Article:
I continued my walk north finding a Pectoral Sandpiper not too much further and then a pair of Baird’s Sandpipers after that. A pair of Baird’s Sandpipers have been on Ten Mile Beach for over 4 weeks. Further still I came upon a banded Snowy Plover that looked injured. I took some pictures. It was limping badly holding one foot up. I call Becky Bowen of SOS and reported it and continued north. Sometime later at Ten Mile River I realized that I had messages on my phone. Service is spotty out there. I called Becky and she said that there was a team of State Parks people working on the Haul Rd. project and that Adam Hutchins had been sent to find and assess the plover. It might be helpful if I could meet him and point out the location which is what I did. He needed is binoculars from his truck so I plover sat for a while keeping one eye on the plover and one eye looking for Blue-footed Boobies that have been invading the California Coast. Adam assessed the plover and with the help of my pictures determined that one of the bands was partially off and pinching the joint between the foot and leg. He made plans to come back the next day for another look. I told him I would download the pictures of the plover and email them. Before I left I told him about the Curlew Sandpiper and I think he was impressed.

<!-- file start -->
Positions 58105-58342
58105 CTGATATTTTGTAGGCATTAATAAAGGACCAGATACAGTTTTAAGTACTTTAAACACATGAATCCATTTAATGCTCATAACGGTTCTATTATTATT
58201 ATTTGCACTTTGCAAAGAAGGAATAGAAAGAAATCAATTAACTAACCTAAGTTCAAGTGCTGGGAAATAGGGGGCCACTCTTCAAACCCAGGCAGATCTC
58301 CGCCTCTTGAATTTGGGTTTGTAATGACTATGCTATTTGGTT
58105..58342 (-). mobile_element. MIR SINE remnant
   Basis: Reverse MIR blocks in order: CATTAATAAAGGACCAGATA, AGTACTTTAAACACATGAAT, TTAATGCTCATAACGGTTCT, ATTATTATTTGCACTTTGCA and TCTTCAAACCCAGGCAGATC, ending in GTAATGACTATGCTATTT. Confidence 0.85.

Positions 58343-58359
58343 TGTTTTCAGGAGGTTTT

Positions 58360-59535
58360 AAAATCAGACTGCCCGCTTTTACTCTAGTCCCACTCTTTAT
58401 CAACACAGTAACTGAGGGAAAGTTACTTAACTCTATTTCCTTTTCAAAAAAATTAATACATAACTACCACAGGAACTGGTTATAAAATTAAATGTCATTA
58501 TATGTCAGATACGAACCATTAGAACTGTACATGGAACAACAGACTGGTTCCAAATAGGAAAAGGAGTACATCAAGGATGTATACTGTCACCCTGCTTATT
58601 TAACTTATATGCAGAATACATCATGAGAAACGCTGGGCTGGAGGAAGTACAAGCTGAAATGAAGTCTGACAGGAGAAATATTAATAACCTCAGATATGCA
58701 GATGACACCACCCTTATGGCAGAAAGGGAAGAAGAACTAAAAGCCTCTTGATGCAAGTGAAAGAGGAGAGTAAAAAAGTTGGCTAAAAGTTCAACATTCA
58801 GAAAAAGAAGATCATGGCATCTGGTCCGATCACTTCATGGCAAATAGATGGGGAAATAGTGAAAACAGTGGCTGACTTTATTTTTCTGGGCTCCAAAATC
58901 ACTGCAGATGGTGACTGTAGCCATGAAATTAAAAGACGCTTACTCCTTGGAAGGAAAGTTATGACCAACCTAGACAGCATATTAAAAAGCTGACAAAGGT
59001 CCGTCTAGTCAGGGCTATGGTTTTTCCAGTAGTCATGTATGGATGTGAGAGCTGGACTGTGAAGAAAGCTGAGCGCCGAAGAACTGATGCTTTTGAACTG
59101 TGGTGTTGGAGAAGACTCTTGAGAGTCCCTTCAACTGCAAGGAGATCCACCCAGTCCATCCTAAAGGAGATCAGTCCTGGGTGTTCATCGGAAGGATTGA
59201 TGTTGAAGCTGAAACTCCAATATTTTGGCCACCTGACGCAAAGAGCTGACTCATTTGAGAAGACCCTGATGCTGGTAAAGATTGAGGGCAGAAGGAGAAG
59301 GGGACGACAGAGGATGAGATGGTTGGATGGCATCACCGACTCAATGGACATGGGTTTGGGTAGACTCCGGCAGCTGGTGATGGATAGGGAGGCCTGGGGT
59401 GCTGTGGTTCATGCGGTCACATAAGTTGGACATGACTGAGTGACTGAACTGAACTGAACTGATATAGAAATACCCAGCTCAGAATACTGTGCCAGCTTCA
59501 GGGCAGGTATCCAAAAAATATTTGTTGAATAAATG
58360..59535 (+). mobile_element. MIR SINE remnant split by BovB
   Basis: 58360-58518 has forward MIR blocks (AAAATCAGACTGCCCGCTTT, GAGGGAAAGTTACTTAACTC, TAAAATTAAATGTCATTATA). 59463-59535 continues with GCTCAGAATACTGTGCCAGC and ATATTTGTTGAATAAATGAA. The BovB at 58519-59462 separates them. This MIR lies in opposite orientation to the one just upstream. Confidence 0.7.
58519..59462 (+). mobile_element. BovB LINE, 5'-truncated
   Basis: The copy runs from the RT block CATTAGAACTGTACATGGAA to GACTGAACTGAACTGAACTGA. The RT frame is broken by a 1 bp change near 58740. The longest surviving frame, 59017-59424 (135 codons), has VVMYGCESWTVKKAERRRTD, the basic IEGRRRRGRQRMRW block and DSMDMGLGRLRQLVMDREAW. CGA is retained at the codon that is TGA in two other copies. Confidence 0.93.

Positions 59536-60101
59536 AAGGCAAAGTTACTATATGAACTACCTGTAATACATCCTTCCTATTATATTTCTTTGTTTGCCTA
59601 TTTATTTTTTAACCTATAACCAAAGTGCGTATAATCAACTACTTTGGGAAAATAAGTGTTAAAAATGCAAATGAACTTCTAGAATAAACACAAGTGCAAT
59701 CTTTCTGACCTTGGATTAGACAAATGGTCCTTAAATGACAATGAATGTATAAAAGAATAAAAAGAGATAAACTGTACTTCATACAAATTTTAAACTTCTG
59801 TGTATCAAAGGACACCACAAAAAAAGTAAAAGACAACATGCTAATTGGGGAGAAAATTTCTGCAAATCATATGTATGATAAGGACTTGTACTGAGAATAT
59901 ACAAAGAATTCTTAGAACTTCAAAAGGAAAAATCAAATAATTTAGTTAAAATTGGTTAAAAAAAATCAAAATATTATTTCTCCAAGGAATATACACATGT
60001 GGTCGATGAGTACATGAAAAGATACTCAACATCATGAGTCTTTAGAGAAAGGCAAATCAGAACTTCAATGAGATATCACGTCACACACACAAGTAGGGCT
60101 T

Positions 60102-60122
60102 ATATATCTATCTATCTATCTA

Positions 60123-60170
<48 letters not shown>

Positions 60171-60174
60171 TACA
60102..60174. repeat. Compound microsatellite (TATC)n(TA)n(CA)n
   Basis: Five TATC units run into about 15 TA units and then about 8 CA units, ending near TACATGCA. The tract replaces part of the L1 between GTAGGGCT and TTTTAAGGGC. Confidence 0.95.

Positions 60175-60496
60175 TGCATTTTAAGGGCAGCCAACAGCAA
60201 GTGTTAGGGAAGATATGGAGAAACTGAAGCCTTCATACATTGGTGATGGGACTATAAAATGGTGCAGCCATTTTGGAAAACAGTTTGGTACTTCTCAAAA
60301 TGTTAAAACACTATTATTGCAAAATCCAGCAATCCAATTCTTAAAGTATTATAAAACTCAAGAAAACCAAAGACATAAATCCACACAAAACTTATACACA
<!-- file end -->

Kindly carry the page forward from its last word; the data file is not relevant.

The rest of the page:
UPDATE: Good news. I received word from Adam the next day that the band had come off and the Snowy Plover was using the leg normally.